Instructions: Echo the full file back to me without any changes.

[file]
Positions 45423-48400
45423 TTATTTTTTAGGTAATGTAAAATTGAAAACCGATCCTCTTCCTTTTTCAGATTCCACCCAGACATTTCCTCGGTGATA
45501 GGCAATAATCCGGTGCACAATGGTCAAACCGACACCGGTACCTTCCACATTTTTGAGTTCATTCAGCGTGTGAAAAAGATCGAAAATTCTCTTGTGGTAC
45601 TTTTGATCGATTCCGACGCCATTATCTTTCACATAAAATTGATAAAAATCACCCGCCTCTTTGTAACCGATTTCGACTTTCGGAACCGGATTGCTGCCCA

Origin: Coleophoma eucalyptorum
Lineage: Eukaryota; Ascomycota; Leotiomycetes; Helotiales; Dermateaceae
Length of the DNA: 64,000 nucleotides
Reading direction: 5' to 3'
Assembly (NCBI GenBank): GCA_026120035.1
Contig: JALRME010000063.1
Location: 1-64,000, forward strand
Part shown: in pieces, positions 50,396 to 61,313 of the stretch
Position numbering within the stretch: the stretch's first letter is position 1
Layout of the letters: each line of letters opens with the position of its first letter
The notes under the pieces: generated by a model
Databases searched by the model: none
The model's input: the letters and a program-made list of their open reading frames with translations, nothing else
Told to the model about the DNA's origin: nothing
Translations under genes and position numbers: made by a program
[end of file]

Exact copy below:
Positions 45423-48400
45423 TTATTTTTTAGGTAATGTAAAATTGAAAACCGATCCTCTTCCTTTTTCAGATTCCACCCAGACATTTCCTCGGTGATA
45501 GGCAATAATCCGGTGCACAATGGTCAAACCGACACCGGTACCTTCCACATTTTTGAGTTCATTCAGCGTGTGAAAAAGATCGAAAATTCTCTTGTGGTAC
45601 TTTTGATCGATTCCGACGCCATTATCTTTCACATAAAATTGATAAAAATCACCCGCCTCTTTGTAACCGATTTCGACTTTCGGAACCGGATTGCTGCCCA

Origin: Coleophoma eucalyptorum
Lineage: Eukaryota; Ascomycota; Leotiomycetes; Helotiales; Dermateaceae
Length of the DNA: 64,000 nucleotides
Reading direction: 5' to 3'
Assembly (NCBI GenBank): GCA_026120035.1
Contig: JALRME010000063.1
Location: 1-64,000, forward strand
Part shown: in pieces, positions 50,396 to 61,313 of the stretch
Position numbering within the stretch: the stretch's first letter is position 1
Layout of the letters: each line of letters opens with the position of its first letter
The notes under the pieces: generated by a model
Databases searched by the model: none
The model's input: the letters and a program-made list of their open reading frames with translations, nothing else
Told to the model about the DNA's origin: nothing
Translations under genes and position numbers: made by a program